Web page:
Carpenterworm

Prinoxystus robiniae

Hosts

Ash, Cottonwood, Elm, Maple, Oak, Poplar and Willow

Description of this image follows
Carpenterworm moth.
Photo credit: Fermilab, U.S. Department of Energy

Appearance and Life Cycle

Adult carpenterworms are stout-bodied moths that are present from June to July. The forewings of the males are mottled with grey and brown scales and have a wingspan of approximately 50 mm. The top half and margin of the hind wings are dark brown, while the lower half is yellowish-orange. The females are twice the size of males, are lighter in colour and have a wingspan of approximately 75 mm. The hind wings of females are a smoky-grey colour. After mating, females deposit eggs in groups of 2 to 6 on living trees. Each female produces between 300 to 450 eggs. The eggs measure about 2.4 mm long and are an olivebrown colour. After emergence, the larvae enter the host by boring through the bark or entering through wounds or scars. The larvae are reddish at first, then change to a greenish-white. The larval stage takes 3 to 4 years to complete. The larvae begin feeding on the outer and inner bark and then tunnel upwards into the heartwood. Sawdust and frass pushed out of the tunnels and clinging to the outer bark indicates the presence of carpenterworms. Full grown larvae are 55-75 mm long and are greenish-white with shiny, dark brown heads. Larvae develop into dark, shiny-brown pupae that are 35-50 mm long. Before the adult stage, the pupae move down the tunnels until their heads and thoraxes protrude from the tunnel mouths. After the adults have emerged, the empty pupal cast- ings remain, sticking out of the openings.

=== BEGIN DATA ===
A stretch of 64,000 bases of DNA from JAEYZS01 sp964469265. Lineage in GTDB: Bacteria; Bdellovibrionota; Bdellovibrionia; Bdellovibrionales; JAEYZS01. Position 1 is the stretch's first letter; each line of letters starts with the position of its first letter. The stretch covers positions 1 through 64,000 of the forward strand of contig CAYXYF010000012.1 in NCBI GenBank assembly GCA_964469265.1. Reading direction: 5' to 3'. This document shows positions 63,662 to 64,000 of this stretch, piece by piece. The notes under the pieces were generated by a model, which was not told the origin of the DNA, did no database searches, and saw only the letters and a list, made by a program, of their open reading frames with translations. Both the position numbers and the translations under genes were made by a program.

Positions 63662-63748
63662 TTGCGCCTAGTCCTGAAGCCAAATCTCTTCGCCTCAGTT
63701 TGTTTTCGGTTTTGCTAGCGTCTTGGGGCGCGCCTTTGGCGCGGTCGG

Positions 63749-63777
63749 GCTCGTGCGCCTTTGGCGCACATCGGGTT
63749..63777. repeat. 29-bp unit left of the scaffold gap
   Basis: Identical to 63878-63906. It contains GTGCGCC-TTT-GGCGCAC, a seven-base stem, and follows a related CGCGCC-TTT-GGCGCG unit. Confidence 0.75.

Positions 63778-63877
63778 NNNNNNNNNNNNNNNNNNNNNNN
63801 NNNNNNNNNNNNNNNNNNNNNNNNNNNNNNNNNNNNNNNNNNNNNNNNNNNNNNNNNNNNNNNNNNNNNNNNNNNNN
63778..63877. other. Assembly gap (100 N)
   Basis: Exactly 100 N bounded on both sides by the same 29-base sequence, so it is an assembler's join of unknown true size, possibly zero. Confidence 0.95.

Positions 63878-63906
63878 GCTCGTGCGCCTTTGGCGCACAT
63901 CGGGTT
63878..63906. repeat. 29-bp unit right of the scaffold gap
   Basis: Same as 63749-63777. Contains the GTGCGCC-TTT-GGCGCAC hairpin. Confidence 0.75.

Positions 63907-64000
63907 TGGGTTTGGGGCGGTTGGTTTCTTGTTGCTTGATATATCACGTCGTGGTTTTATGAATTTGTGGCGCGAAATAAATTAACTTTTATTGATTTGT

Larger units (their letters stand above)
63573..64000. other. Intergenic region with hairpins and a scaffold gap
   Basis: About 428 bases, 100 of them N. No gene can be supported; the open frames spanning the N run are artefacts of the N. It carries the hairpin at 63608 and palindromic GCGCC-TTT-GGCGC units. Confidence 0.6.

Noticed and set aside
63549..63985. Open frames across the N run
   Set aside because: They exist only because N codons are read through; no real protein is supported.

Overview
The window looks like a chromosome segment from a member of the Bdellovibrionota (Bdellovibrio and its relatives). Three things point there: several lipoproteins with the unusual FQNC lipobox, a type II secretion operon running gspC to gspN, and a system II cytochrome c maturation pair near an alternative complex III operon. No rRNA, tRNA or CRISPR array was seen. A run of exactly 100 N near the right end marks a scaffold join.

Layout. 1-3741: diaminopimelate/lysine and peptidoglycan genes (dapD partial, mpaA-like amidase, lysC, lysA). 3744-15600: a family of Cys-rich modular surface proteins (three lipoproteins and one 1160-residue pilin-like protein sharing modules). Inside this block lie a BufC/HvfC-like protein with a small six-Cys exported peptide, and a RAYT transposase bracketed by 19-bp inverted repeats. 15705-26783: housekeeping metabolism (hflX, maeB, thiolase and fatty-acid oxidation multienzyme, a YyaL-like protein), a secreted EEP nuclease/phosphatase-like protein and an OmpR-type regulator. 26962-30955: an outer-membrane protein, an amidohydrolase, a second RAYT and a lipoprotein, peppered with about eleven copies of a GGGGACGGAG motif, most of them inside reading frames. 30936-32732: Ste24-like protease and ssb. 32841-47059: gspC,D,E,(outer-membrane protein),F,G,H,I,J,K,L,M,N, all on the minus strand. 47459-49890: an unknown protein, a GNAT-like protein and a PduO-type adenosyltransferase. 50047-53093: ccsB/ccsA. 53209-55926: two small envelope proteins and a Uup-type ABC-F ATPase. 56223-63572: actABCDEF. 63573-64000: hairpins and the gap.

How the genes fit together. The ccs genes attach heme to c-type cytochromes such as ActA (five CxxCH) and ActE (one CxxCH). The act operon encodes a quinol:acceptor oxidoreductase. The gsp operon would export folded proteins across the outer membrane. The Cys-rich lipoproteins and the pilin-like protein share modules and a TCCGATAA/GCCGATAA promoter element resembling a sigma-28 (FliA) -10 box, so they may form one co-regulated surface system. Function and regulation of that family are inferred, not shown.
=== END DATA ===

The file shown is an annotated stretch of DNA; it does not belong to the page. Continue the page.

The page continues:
Damage

Extensive tunneling by larvae weakens trees causing breakage during strong winds. A heavy carpenterworm infestation seldom kills trees outright, but it allows other insects and diseases to enter, which may kill the trees.

Description of this image follows
Carpenterworm larva (purple/red phase).
Photo credit: E. Beers, wsu.edu

Control

There is no recommended insecticide available to control carpenterworms. Birds are the most important means of controlling infestations. Carpenterworm infestations can be reduced by removing and burning heavily infested trees. Some control can be achieved by probing the tunnels with a wire. Young trees can be protected by wrapping burlap around the trunks from May to August. This prevents adults from emerging and eggs being laid on the bark.

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